Tips & News - September 2011

Tips & News - September 2011

ENDURING PRODUCTS AND PEOPLE YOU CAN DEPEND ON.

VOL. 15 NO. 2 | SEPTEMBER 2011 TIPS NEWS www. hubbe l l powe r s y s t ems . com

TIPS NEWS &

Quick fix for frost heave:

HELICAL PILES

®

Shane Vasbinder Civil Engineer Basin Electric Power

Megan Milbradt Civil Engineer Basin Electric Power

Concrete piers were 6 inches to 2 feet out of the ground. Notice the frost heave particularly evident on the pier at right.

Frost heave created major problems at Basin Electric Cooperative’s Logan substation. The busses were at an angle. The light posts were leaning and you could pull some of the fence posts out of the ground by hand. Frost heave was a seri- ous issue at Logan Substation, on the Basin Electric Power Cooperative (Bismarck, North Dakota) system. To compound the problem, the only outages the engineers could get were short and in the spring and fall, when the ground would be thawing or freezing.

2

www.hubbellpowersystems.com

Logan Substation is located on a windswept plain, about 100 miles north of Bismarck, ND, where tem- peratures vary from -40° F in the winter to 100° F in the summer. The frost line is about five or 6 feet down and the soil is mainly clay. The site was wet to begin with and when the substation was built, in 1979, grading (to level the site) created a bit of a depression that was topped with gravel. Drainage has been a serious issue from the start and frost heave has been an ongoing challenge. “Frost heave is a problem throughout the substa- tion; basically everything is moving. Some of the small piers, supporting lights posts, had come up almost 2 feet. It was crazy to see the piers heaved that high out of the ground,” says Shane Vasbind- er, Civil Engineer, Basin Electric Co-op. “The biggest problem was the piers that were supporting the bus-rack structures. The 9-foot concrete piers weren’t rising uniformly and the equipment on the racks was at an angle.”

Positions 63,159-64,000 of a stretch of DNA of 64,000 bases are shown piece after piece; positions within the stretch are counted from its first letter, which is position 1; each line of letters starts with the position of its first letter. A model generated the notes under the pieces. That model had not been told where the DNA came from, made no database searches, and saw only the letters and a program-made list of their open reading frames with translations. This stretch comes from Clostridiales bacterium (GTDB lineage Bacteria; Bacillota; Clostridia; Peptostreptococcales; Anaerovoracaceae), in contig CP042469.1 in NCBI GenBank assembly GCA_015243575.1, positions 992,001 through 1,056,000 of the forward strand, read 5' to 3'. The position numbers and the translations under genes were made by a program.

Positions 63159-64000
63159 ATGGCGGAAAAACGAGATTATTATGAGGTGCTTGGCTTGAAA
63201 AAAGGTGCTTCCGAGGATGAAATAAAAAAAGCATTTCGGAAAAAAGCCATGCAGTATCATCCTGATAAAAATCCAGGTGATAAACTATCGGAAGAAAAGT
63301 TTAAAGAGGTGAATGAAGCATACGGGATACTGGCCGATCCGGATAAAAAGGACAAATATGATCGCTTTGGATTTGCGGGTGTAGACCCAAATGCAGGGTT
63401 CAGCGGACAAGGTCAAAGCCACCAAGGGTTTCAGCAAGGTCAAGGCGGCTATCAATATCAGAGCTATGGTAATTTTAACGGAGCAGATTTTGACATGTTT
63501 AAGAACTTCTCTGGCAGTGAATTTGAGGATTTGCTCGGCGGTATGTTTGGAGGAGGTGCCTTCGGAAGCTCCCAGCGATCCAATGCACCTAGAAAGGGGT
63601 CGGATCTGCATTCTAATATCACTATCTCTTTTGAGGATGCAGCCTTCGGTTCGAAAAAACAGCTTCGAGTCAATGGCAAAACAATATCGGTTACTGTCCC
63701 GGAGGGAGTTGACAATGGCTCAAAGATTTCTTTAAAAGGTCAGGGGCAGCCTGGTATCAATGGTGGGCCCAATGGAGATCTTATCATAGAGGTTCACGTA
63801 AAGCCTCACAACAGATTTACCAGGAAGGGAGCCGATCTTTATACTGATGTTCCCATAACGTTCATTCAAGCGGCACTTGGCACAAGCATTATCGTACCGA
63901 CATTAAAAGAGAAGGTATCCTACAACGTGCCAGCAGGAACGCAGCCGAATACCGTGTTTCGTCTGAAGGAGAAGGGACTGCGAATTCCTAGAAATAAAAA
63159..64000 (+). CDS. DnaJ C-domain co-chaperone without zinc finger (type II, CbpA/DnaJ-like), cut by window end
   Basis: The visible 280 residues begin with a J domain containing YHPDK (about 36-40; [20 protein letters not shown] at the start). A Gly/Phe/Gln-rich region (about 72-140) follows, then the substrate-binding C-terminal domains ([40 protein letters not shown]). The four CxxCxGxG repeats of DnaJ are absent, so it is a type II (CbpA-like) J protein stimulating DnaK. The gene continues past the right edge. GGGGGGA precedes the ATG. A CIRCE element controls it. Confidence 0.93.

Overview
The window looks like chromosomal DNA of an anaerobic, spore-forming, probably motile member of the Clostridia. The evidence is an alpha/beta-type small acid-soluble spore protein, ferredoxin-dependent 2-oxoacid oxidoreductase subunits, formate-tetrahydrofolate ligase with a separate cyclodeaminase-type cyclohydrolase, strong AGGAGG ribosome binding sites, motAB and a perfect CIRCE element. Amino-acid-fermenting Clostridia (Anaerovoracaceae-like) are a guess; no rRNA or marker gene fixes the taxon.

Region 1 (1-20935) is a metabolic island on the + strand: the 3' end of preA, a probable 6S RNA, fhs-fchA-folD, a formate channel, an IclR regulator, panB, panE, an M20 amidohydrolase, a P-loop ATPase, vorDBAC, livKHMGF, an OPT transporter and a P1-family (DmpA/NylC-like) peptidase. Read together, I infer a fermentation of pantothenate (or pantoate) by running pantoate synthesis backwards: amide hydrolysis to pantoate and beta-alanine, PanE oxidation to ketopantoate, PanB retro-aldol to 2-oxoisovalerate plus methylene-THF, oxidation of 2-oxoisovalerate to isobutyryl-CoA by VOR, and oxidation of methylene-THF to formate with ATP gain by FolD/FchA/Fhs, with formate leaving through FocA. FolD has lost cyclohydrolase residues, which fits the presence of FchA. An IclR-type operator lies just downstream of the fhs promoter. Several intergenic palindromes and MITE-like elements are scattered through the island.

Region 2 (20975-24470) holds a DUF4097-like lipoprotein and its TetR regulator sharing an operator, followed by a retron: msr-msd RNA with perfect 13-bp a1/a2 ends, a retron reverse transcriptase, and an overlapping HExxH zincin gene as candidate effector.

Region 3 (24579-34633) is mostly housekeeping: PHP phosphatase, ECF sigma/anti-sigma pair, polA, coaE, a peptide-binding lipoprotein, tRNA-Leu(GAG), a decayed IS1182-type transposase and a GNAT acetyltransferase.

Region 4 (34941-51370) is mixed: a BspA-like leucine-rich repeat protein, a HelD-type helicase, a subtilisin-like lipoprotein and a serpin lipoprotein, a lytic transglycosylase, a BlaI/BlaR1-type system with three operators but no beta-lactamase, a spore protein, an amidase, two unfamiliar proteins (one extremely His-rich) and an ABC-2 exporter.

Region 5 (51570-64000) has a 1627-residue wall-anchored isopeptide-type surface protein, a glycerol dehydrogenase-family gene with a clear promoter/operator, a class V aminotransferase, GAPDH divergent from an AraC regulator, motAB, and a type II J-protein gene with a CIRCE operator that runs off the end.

A Need for Speed In 2010, the situation had gotten to the point that something had to be done, but Basin Electric’s engineers were not sure what to do. They did not want to move the structures or expend the time or effort needed to remove and replace the existing 9-foot concrete piers. One approach the engineers considered was to remove the structures, grind down the existing piers, pour two concrete piers (one on each side) and then install a beam across the two. The structures could then be re-erected in the same spot. While it would work in theory, it was not a practical solution. They would not be able to get the necessary outages needed to pour concrete and let it harden. Getting an outage was going to be a challenge. Basin Electric is a G&T co-op that provides power to 135 member co-ops. Its total territory covers 540,000 square miles and stretches from Canada to Mexico. Member companies provide power to 2.8 million con- sumers in nine states. Logan is a 230kV and 115kV transmission substation, providing power to native load and member co-ops. “Logan Substation feeds a number of critical regions. As the lines go west, they feed all the new oil development areas. We just can’t take extended outages,” says Vasbinder. Besides, the only time dispatchers could arrange an outage was during low-load times (the soonest was in October) — late enough in the year that freezing temperatures and snow storms were a real possibility. Basin Electric needed another solution. “We had used the A.B. Chance (Hubbell Power Systems, HPS) Heli- cal Piles before – to fix transmission structures in the middle of winter – and that looked like our best option. We couldn’t take a long, extended outage to go in and pour concrete,” says Vas- binder. “If we used Helical Piles, we could drill the anchors down and, later that day or the next day, put the structures back up. We could get a whole area done in a week, at most. That was about as long of an outage we could get. Further, we could work in Oc- tober and not worry about heating enclosures for concrete, so we went with the Helical Piles.” Helical Piles: Fast and Winter Friendly To begin, Basin Electric contacted Lee Goen, Senior Chance Anchoring Application Engineer, for help. “The co-op was able to provide all the necessary load information, including vertical